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There's no such thing as an "Average Golfer"


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#1 Smash Factors

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Posted 09 January 2018 - 08:28 PM

It's fairly common on this forum to see people asking about the average golfer when trying to do some type of comparison. Have you ever seen anyone ask how far the average golfer drives the ball? Or, how many putts per round does your average golfer take? What's the up-and-down percentage of your average golfer?

We live in a world where we are constantly compared to averages. Our education system is designed around the concept of average learners. Were tested and graded, then compared to the average. Our employers review our performance and compare us to an average. Our FICO scores are based upon our deviation to an average.

Because of this, the concept of "averageness" regarding people has filtered it's way into virtually every aspect of our life, including golf. And while it seems like discussing average golfers is a logical thing to be doing, it actually turns out that there is no such thing as an average golfer. Nor is there such thing as an average person. Here is why.

Back in the early 1940's, the US Air Force measured the bodily dimensions of 4000 pilots, 140 different ways. This included shoulder width, arm length, height, waist size, head size and basically every possible thing that could be measured. Their plan was to take the averages of all those measurements and design a fighter plane cockpit that would fit basically all pilots.

Shortly thereafter, a fellah from Harvard came along and discovered how incredibly wrong it is to do such a thing. He discovered that not a single pilot from the group of 4000 met all 140 of the measurements. It begs the question, what good is the average when nobody actually IS average?

He wondered if finding an actual "Average sized person" is even possible. To find out, he measured the pilots again but used only 10 basic measurements this time instead of 140. He crunched the averages and discovered that not a single pilot out of all 4000 possessed all 10 of those average measurements. In short, not a single pilot was actually "Average".

So basically, the Air Force was getting ready to design a cockpit that actually fit nobody.

So instead, they designed a cockpit with an adjustable chair and other adjustable features so that virtually any sized pilot could get comfortable. This was the birth of adjustable seats and steering wheels in the automotive industry.

How does this apply to golf? Well, you could always just use handicap and compare yours to the average. The problem is that handicaps are based upon a singular dimension.....scoring. As we know, golf talent is not based upon a singular dimension. As with football, baseball, basketball or any other sport, golf talent is comprised of many, many things which make it a multi-dimensional phenomena.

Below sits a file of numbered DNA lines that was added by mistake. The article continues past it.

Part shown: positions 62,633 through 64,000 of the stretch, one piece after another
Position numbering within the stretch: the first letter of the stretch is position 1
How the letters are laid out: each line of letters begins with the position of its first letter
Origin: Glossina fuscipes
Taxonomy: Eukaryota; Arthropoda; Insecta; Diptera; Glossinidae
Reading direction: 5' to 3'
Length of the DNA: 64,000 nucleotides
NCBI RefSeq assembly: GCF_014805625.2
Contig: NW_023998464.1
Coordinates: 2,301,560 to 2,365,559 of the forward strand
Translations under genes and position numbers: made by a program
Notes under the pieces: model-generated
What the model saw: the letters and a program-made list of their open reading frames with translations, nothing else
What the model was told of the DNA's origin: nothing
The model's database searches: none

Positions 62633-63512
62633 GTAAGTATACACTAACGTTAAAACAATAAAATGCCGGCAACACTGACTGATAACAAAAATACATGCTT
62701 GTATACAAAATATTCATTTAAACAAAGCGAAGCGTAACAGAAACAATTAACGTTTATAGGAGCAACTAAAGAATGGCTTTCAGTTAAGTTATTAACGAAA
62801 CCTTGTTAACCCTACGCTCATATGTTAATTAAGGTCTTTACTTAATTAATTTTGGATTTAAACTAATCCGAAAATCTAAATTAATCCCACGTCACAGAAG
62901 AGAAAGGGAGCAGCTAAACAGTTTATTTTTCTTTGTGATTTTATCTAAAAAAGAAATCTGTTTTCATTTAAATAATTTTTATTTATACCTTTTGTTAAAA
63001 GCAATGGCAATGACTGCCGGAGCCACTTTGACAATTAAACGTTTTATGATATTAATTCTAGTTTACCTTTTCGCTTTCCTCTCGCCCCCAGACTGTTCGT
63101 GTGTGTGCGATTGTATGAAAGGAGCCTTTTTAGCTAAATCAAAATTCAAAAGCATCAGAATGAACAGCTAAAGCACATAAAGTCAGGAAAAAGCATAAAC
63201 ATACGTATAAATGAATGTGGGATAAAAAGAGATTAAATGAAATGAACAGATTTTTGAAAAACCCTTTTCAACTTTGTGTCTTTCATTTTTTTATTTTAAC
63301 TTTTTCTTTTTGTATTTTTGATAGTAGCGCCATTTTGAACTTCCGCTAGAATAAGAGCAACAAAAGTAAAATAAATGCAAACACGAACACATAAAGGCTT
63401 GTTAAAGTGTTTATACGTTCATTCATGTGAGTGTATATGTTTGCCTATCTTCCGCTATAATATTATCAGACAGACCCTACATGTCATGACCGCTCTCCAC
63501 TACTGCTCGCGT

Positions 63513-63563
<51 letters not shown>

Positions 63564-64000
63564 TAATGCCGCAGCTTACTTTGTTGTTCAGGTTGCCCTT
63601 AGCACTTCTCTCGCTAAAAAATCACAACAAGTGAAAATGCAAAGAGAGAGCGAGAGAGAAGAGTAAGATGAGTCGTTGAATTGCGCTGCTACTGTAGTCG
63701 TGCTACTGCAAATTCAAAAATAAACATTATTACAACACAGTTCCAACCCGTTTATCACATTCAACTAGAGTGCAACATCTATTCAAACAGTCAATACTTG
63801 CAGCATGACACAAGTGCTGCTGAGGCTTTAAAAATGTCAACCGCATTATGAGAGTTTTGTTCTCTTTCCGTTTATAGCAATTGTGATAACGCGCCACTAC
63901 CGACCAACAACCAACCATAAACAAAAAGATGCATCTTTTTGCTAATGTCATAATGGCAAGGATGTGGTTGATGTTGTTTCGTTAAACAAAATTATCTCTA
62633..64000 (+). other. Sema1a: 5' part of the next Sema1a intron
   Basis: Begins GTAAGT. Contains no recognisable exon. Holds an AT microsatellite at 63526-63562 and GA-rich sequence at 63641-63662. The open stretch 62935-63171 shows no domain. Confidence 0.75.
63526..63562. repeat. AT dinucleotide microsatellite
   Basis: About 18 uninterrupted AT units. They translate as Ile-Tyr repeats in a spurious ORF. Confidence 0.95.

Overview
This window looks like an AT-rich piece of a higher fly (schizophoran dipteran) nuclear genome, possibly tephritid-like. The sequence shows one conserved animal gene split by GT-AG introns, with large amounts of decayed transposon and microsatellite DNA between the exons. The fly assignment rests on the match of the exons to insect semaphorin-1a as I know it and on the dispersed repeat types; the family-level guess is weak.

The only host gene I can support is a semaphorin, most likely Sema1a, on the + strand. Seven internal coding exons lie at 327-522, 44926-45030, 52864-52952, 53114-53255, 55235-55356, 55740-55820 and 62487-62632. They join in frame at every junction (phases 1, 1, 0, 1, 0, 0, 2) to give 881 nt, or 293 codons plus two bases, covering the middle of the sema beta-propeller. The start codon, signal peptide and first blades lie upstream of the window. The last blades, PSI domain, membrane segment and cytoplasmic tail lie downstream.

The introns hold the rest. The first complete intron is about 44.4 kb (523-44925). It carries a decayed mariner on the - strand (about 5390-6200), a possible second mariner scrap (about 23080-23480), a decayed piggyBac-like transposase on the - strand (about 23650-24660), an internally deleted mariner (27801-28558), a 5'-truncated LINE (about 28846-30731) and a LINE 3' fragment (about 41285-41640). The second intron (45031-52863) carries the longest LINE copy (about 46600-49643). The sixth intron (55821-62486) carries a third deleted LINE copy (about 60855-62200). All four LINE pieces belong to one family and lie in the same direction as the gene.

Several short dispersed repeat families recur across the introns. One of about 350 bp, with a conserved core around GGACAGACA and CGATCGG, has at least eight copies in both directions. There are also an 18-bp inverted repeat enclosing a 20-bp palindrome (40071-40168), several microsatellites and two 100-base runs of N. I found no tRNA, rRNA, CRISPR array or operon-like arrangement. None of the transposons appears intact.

So, if you wrongly decided to venture out and determine what an average golfer is, you might create a list of 30 golf shots and see how 4000 people do on each of those shots. Then, find the average performance of each shot and you will have your average golfer, right?

Well, just like the guy from Harvard discovered, there is no average person because not a single golfer from your group of 4000 (Or more) would actually meet all those averages. Nobody is average! If you then tried to create some type of golf instruction program based upon those averages, your program would in fact be designed to accurately instruct nobody.

The reason for this is that golf talent is multi-dimensional being comprised of many, many skill sets, where the depth of each set is more vast than the set itself. You cannot possibly compile them all and come up with an average that actually describes even one person no matter how many people you survey.

The short explanation is that we are all individuals that have our own unique way of not only learning, but also using our mind and body to do things. Golf instruction should probably follow along this guideline. There are no standard moves or standard actions that work for everyone. Because we are all unique, we need to be treated uniquely dependant upon our own tendencies and characteristics.

There are no average golfers, and you certainly are not an average person.

Edited by Smash Factors, 09 January 2018 - 08:32 PM.

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#2 Markrip

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Posted 09 January 2018 - 08:36 PM

I knew I was above average!
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#3 Medic

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Posted 09 January 2018 - 08:38 PM

Sort of like the concept of average height, average weight and such.

So long as there are reasonable highs and lows I could see where "averages" would come in. If I play with 9 friends who all shoot different scores I can add the 10 of our scores together and come up with an average. Having done this if said average is, say 84, then anyone shooting an 84 or so could be considered "average" in our group.

While the idea of having an average golfer is a vague concept at best because of the number of things that would have to be considered it still exists. Just my take on it.
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#4 sdandrea

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Posted 09 January 2018 - 08:40 PM